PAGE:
KCNH2-K897T is a genetic modifier of latent congenital long-QT syndrome

Lia Crotti, Andrew L. Lundquist, Roberto Insolia, Matteo Pedrazzini, Chiara Ferrandi, Gaetano M. De Ferrari, Alessandro Vicentini, Ping Yang, Dan M. Roden, Alfred L. George, Peter J. Schwartz*

*Corresponding author for this work

Research output: Contribution to journalArticlepeer-review

180 Scopus citations

Abstract

Background - Clinical heterogeneity among patients with long-QT syndrome (LQTS) sharing the same disease-causing mutation is usually attributed to variable penetrance. One potential explanation for this phenomenon is the coexistence of modifier gene alleles, possibly common single nucleotide polymorphisms, altering arrhythmia susceptibility. We demonstrate this concept in a family segregating a novel, low-penetrant KCNH2 mutation along with a common single nucleotide polymorphism in the same gene. Methods and Results - The proband is a 44-year-old white woman with palpitations associated with presyncope since age 20, who presented with ventricular fibrillation and cardiac arrest. Intermittent QT prolongation was subsequently observed (max QTc, 530 ms), and LQT2 was diagnosed after the identification of a missense KCNH2 mutation (A1116V) altering a conserved residue in the distal carboxyl-terminus of the encoded HERG protein. The proband also carried the common KCNH2 polymorphism K897T on the nonmutant allele. Relatives who carried A1116V without K897T were asymptomatic, but some exhibited transient mild QTc prolongation, suggesting latent disease. Heterologous expression studies performed in cultured mammalian cells and using bicistronic vectors linked to different fluorescent proteins demonstrated that coexpression of A1116V with K897T together resulted in significantly reduced current amplitude as compared with coexpression of either allele with WT-HERG. Thus, the presence of KCNH2-K897T is predicted to exaggerate the IKr reduction caused by the A1116V mutation. These data explain why symptomatic LQTS occurred only in the proband carrying both alleles. Conclusions - We have provided evidence that a common KCNH2 polymorphism may modify the clinical expression of a latent LQT2 mutation. A similar mechanism may contribute to the risk for sudden death in more prevalent cardiac diseases.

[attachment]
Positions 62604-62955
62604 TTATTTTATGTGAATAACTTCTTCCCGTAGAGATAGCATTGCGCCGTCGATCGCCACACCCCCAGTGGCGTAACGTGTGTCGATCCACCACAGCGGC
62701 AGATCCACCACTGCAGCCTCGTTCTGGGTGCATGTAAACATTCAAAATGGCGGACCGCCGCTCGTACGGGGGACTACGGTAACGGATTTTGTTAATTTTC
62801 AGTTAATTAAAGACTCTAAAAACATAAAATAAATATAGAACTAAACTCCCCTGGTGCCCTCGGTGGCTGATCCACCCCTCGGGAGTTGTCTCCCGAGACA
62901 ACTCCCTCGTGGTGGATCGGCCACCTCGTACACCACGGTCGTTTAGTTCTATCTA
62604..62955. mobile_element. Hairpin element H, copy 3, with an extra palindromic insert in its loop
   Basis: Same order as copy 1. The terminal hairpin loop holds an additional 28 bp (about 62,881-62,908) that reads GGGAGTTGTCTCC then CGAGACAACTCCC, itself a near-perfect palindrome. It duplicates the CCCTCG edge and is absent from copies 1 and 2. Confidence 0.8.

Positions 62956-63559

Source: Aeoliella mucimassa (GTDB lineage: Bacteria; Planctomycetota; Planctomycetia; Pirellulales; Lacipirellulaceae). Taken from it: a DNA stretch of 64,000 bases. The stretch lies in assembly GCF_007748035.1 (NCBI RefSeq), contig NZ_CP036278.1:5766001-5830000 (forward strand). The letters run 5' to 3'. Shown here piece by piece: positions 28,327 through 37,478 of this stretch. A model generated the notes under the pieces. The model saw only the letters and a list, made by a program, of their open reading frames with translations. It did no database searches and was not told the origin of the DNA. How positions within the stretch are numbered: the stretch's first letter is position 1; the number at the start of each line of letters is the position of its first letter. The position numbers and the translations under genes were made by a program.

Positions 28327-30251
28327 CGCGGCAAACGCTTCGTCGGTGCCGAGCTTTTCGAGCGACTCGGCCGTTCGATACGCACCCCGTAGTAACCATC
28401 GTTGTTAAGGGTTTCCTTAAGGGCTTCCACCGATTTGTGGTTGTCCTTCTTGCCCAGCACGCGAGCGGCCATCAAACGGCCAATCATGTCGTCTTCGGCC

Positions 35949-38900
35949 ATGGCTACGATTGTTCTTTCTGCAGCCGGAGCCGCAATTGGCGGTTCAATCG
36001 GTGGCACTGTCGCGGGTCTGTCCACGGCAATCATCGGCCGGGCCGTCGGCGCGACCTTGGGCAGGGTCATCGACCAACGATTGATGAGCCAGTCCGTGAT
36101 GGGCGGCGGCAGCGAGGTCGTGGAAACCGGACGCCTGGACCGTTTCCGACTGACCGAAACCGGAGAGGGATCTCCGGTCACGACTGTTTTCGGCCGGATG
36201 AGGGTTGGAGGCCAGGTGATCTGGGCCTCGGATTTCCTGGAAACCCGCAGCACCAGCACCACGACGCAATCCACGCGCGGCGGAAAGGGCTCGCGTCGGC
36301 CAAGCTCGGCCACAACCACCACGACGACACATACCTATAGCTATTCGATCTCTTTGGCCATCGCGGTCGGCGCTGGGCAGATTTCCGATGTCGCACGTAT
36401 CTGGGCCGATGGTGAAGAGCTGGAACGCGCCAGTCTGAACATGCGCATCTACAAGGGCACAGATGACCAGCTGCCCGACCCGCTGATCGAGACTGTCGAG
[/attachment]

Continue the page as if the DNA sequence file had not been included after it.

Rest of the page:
Original languageEnglish (US)
Pages (from-to)1251-1258
Number of pages8
JournalCirculation
Volume112
Issue number9
DOIs
StatePublished - Aug 30 2005

Keywords

  • Death, sudden
  • Genetics
  • Ion channels
  • Long-QT syndrome
  • Molecular biology

ASJC Scopus subject areas

  • Cardiology and Cardiovascular Medicine
  • Physiology (medical)

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